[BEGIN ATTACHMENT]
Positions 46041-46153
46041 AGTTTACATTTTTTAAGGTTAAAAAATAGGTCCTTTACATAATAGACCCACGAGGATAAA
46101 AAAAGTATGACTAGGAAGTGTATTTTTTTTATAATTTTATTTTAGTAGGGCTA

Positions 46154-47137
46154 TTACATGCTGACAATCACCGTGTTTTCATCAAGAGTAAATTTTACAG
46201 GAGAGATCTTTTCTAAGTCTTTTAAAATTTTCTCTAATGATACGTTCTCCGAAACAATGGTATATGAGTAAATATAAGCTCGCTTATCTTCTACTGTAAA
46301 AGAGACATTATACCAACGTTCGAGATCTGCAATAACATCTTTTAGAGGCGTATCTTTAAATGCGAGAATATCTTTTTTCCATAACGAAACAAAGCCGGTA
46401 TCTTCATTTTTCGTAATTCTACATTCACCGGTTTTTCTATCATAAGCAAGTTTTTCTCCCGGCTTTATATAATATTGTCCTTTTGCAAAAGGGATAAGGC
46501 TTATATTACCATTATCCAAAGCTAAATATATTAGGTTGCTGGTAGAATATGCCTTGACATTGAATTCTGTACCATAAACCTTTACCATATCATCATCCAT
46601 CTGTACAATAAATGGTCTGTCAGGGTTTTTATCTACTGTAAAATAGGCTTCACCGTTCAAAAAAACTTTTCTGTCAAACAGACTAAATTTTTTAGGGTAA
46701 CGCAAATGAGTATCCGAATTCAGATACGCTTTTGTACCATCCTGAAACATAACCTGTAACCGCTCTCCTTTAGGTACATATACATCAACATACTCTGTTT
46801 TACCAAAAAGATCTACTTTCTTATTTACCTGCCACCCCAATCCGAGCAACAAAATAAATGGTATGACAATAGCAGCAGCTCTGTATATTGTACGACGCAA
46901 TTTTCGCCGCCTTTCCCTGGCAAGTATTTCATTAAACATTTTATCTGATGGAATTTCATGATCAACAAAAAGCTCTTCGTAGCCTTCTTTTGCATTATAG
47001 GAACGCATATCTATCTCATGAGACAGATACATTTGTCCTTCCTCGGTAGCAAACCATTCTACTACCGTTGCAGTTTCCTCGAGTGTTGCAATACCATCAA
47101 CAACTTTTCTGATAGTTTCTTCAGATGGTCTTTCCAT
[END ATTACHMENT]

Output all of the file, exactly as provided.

Positions 46041-46153
46041 AGTTTACATTTTTTAAGGTTAAAAAATAGGTCCTTTACATAATAGACCCACGAGGATAAA
46101 AAAAGTATGACTAGGAAGTGTATTTTTTTTATAATTTTATTTTAGTAGGGCTA

Positions 46154-47137
46154 TTACATGCTGACAATCACCGTGTTTTCATCAAGAGTAAATTTTACAG
46201 GAGAGATCTTTTCTAAGTCTTTTAAAATTTTCTCTAATGATACGTTCTCCGAAACAATGGTATATGAGTAAATATAAGCTCGCTTATCTTCTACTGTAAA
46301 AGAGACATTATACCAACGTTCGAGATCTGCAATAACATCTTTTAGAGGCGTATCTTTAAATGCGAGAATATCTTTTTTCCATAACGAAACAAAGCCGGTA
46401 TCTTCATTTTTCGTAATTCTACATTCACCGGTTTTTCTATCATAAGCAAGTTTTTCTCCCGGCTTTATATAATATTGTCCTTTTGCAAAAGGGATAAGGC
46501 TTATATTACCATTATCCAAAGCTAAATATATTAGGTTGCTGGTAGAATATGCCTTGACATTGAATTCTGTACCATAAACCTTTACCATATCATCATCCAT
46601 CTGTACAATAAATGGTCTGTCAGGGTTTTTATCTACTGTAAAATAGGCTTCACCGTTCAAAAAAACTTTTCTGTCAAACAGACTAAATTTTTTAGGGTAA
46701 CGCAAATGAGTATCCGAATTCAGATACGCTTTTGTACCATCCTGAAACATAACCTGTAACCGCTCTCCTTTAGGTACATATACATCAACATACTCTGTTT
46801 TACCAAAAAGATCTACTTTCTTATTTACCTGCCACCCCAATCCGAGCAACAAAATAAATGGTATGACAATAGCAGCAGCTCTGTATATTGTACGACGCAA
46901 TTTTCGCCGCCTTTCCCTGGCAAGTATTTCATTAAACATTTTATCTGATGGAATTTCATGATCAACAAAAAGCTCTTCGTAGCCTTCTTTTGCATTATAG
47001 GAACGCATATCTATCTCATGAGACAGATACATTTGTCCTTCCTCGGTAGCAAACCATTCTACTACCGTTGCAGTTTCCTCGAGTGTTGCAATACCATCAA
47101 CAACTTTTCTGATAGTTTCTTCAGATGGTCTTTCCAT